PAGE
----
As is so often the case recently, the headline GDP number for the third quarter is less impressive once we look under the hood at the components. Real GDP increased at a 2.8 percent rate in the first estimate of the third quarter, a welcome increase from the 2.5 percent rate increase in the second quarter. Yet the major components of GDP, such as consumption spending and fixed nonresidential business investment spending fell far short of the aggregate increase. What made up the difference? Once again inventory accumulation played a major role as did the foreign trade numbers, both of which must be interpreted with caution.
An intentional increase in inventories based on rising sales and prospects are a welcome addition to total business investment and GDP. Unintentional increases based on slowing sales leaving inventory on the shelves are not so good. While they count as investment in the current period, they are likely to result in slower orders and inventories in subsequent quarters. Given the persistently weak economy in recent quarters, I think the latter explanation is more likely than the former.
Real final sales—GDP minus the change in inventories—increased at only a 2.0 percent annual rate in the third quarter, down from 2.1 percent in the second quarter. Except for inventories, the third quarter was a tad weaker than the second.
Interpretation of the foreign trade data may be even trickier. Export increases, which add to the GDP number, were 6.4 percent for goods and 0.6 percent for services in the third quarter. However, both these numbers were smaller in the third quarter than in the second, when exported goods increased at a 9.4 percent annual rate and exported services increased at a 4.8 percent rate. Exports supported third quarter GDP increases, but not as much as they supported second quarter GDP increases.
Imports of goods and services were a larger factor going from the second to the third quarter than exports. In the third quarter, imported goods increased at a 1.9 percent annual rate, but that was down substantially from the 6.9 percent increase in the second quarter. Imported services increased at a 2.2 percent annual rate in the third quarter, but that was down from their 4.0 percent increase in the second quarter. Since imports are treated as a minus in GDP accounting, the smaller minuses in the third quarter gave a significant boost to the third quarter GDP number.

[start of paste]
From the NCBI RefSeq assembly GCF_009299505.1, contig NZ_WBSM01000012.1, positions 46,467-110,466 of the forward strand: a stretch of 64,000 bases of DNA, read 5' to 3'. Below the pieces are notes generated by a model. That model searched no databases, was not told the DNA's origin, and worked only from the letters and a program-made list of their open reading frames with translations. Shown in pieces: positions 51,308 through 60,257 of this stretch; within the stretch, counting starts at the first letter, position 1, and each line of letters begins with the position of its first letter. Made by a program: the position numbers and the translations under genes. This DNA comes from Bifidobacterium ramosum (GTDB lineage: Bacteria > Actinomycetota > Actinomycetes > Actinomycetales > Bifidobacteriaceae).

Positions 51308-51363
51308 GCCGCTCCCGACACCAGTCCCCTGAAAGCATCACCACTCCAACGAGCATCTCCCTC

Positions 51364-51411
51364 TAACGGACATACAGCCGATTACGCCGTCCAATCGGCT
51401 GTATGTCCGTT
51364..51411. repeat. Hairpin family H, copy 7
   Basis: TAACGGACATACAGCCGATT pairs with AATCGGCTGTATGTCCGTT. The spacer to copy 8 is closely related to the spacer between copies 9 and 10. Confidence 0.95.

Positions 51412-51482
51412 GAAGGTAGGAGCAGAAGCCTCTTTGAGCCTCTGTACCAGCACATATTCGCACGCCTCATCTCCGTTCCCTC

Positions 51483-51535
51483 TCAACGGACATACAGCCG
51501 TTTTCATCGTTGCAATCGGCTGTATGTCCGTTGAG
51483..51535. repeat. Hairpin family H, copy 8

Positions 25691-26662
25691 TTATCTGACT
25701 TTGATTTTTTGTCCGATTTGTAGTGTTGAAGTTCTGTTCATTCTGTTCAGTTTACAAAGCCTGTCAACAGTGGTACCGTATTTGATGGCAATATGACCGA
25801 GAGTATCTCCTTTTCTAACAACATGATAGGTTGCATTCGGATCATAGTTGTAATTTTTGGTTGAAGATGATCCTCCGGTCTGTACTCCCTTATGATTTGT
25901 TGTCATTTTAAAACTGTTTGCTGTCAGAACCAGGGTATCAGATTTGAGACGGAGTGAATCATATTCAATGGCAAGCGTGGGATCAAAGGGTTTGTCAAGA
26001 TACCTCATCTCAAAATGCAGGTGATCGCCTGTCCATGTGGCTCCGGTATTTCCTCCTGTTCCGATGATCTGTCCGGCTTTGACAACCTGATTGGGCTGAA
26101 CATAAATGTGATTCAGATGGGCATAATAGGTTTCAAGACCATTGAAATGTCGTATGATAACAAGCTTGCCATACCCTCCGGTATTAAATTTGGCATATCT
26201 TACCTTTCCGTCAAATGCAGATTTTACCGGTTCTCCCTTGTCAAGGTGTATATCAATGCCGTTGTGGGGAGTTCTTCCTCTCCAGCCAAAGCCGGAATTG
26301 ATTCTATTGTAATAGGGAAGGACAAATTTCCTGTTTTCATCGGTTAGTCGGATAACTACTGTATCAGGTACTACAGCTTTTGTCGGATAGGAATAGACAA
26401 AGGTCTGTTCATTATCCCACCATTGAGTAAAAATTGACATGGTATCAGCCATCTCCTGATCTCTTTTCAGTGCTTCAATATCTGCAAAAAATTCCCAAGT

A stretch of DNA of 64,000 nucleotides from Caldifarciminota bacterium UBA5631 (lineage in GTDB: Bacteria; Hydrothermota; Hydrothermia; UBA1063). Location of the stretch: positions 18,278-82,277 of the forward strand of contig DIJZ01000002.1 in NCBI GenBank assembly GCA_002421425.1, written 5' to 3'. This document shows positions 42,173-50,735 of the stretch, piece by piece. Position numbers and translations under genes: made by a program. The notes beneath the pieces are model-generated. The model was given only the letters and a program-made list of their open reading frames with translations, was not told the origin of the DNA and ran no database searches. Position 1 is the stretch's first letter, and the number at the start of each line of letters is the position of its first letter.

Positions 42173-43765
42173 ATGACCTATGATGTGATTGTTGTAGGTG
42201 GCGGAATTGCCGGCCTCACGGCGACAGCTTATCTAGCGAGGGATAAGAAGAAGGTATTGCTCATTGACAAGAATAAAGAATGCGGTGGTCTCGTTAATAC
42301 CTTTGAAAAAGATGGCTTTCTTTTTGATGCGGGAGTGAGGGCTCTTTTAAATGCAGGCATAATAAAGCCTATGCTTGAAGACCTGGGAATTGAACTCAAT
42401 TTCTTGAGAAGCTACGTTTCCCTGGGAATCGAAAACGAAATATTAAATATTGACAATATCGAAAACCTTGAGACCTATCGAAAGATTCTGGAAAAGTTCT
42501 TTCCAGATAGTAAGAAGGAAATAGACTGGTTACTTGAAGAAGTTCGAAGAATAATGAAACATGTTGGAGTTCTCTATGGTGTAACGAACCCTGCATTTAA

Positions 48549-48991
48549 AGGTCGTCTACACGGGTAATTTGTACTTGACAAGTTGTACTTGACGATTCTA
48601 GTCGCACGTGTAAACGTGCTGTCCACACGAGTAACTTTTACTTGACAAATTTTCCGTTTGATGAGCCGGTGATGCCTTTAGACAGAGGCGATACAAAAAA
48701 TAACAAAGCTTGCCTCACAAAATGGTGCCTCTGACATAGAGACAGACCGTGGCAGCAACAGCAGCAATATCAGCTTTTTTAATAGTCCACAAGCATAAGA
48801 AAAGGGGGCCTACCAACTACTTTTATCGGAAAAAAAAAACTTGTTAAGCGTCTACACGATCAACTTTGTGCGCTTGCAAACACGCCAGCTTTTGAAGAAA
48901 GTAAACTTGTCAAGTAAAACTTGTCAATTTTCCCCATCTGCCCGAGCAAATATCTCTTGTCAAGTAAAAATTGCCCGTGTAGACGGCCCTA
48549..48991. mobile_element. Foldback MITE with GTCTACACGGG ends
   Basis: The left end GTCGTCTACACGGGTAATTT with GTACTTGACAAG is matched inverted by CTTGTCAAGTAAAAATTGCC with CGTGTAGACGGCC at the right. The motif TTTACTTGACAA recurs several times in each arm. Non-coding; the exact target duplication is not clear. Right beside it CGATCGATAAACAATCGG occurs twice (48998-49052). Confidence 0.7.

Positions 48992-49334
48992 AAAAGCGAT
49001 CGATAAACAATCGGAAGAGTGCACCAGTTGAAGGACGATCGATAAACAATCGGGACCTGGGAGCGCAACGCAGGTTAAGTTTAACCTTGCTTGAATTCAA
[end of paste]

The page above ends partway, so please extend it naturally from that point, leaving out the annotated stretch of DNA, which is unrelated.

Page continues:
The minus sign on imports give many casual readers the impression that, since imports are a negative, they are bad, while exports are good. Imports are not “bad.” In fact, imports are our benefit from foreign trade while exports are the cost. The reason imports are subtracted is that the other components of GDP spending, consumption, investment, and the like, already contain an import component. This means that spending on consumption, for example, generates income both at home and abroad, to the extent that the consumption spending was on imported goods and services. It is easier to ignore the import component of the other spending categories and then subtract total imports from the total than it would be to try to separate out imports from each component separately.
Repeat: imports are not a negative in any real sense. It’s simply a matter of arithmetic.
Just as inventory accumulation must be analyzed carefully in the context of GDP accounting, so must an increase in GDP based on a fall-off in the rate of growth of imports. A decline in imports is usually the result of weakening domestic demand, in which case the positive impact on GDP sends a false signal of strength. On the other hand, a slow-down in oil imports resulting from the success of domestic fracking would be a very positive development longer term.